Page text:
If I keep the lens on the camera will it be protected from dust and fungus? I keep my Nikon D5100 fitted with the lens in a plastic bag together with some silica gel.

Is that enough to protect it?

  • Chuck it in a pelican case along with the silica gel?
    – NULLZ
    Mar 12, 2013 at 11:46

2 Answers 2


When attached to the camera and with the front lens cap on the camera will be pretty well protected from dust.

Protecting against fungus is a matter of keeping everything dry. Placing everything in a sealed plastic bag is only a good idea if the temperature is kept warmer than when the bag is sealed.

Air can hold a certain maximum amount of moisture according to it's temperature. If you bag the camera in a warm environment and then place the camera in a cooler one, then as the air in the bag cools it wont be able to hold as much moisture and condensation will form on the glass surfaces. As there's air inside the lens condensation can get inside from where it's very difficult to remove, allowing mould to grow.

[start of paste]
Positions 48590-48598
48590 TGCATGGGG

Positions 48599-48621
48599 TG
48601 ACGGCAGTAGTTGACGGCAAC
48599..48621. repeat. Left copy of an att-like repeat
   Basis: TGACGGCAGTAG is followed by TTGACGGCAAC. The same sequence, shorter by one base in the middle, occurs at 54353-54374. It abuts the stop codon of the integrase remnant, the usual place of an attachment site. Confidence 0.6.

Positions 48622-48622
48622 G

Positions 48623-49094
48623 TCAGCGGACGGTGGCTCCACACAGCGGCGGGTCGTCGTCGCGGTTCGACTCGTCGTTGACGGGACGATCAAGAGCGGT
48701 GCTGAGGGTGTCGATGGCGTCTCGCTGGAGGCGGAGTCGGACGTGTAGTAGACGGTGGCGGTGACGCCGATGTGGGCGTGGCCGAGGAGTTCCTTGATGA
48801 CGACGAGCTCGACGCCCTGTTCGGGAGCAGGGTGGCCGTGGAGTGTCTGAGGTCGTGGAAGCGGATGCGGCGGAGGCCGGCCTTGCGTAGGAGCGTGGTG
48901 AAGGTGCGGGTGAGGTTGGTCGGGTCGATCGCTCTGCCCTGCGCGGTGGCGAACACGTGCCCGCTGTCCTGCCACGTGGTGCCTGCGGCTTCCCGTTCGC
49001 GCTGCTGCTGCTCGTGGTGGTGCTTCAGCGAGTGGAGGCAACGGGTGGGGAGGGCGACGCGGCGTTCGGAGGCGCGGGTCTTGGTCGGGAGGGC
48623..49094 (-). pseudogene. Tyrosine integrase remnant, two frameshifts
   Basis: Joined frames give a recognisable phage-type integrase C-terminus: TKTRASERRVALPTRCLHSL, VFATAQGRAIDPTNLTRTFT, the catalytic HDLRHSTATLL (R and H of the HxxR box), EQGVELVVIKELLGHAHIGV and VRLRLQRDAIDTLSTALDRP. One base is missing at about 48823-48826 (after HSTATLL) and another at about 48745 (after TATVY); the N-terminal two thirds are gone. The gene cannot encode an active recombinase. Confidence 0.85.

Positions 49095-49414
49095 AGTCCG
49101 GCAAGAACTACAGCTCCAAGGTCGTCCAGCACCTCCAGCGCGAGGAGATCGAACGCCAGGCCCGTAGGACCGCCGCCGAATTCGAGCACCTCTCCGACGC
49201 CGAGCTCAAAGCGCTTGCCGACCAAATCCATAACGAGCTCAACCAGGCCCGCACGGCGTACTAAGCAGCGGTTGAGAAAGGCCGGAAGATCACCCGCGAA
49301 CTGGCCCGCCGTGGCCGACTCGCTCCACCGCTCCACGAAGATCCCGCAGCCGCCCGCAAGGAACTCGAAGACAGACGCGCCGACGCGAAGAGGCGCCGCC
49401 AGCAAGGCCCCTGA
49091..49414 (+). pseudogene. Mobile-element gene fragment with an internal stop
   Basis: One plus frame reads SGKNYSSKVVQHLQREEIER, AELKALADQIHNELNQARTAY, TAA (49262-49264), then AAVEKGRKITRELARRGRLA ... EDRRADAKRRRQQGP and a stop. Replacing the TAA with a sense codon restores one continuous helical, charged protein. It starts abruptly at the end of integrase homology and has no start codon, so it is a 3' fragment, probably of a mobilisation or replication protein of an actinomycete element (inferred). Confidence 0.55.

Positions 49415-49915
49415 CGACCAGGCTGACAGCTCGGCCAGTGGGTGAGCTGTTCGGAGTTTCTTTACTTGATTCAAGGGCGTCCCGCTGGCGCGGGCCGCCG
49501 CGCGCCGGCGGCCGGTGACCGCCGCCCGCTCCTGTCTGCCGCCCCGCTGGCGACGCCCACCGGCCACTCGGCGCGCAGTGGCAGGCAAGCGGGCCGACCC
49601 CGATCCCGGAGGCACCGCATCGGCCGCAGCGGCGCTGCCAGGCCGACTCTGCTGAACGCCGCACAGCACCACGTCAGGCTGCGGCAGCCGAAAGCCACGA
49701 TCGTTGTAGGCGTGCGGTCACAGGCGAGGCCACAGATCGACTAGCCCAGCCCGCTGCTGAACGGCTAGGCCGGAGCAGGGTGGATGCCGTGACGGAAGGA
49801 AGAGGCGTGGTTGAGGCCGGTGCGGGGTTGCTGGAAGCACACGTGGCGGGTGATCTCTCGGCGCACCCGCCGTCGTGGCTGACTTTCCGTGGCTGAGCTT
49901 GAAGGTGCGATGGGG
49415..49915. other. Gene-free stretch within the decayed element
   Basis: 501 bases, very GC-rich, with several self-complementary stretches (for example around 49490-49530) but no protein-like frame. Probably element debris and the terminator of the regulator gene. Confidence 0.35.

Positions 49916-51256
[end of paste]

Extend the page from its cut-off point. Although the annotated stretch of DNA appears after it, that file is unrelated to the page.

The ideal solution is to keep your equipment unbagged and well ventilated in a humidity controlled environment.


I live in a very humid place. So my equipment has a high risk of getting fungus.

What I do is, not keep it inside. Yes, you heard me right :). I use my camera frequently and expose it to sun every now and then (sunlight is a good anti-fungal solution).

Apart from that when you are not using your camera for long, make sure you have the silica gel (active) in the camera bag. You can reuse silica gel packets by simply heating them.

If you can afford to spend some money for some storage, get a dehumidifier or something called a dry box, where you can store all your digital gadgets for long-term storage.

As for the dust, leaving the lens on is more than enough.

  • Good answer. There's also a factor of contamination, however. As I got fungus on my gear once, and when I actually noticed it. All of my gear was affected: 3 lenses and the camera sensor. I cleaned it all up myself last year, as I was a bit far from major cities where this equipment could be serviced. And it stayed out completely for the whole year. Just to come back mid-July... monsoon season :/ But like you say, it doesn't affect you or some other photographers I know. So I'm guessing some spores were hiding inside, and once abundance of humidity came, they have sprouted.
    – Emil
    Aug 4, 2017 at 11:31

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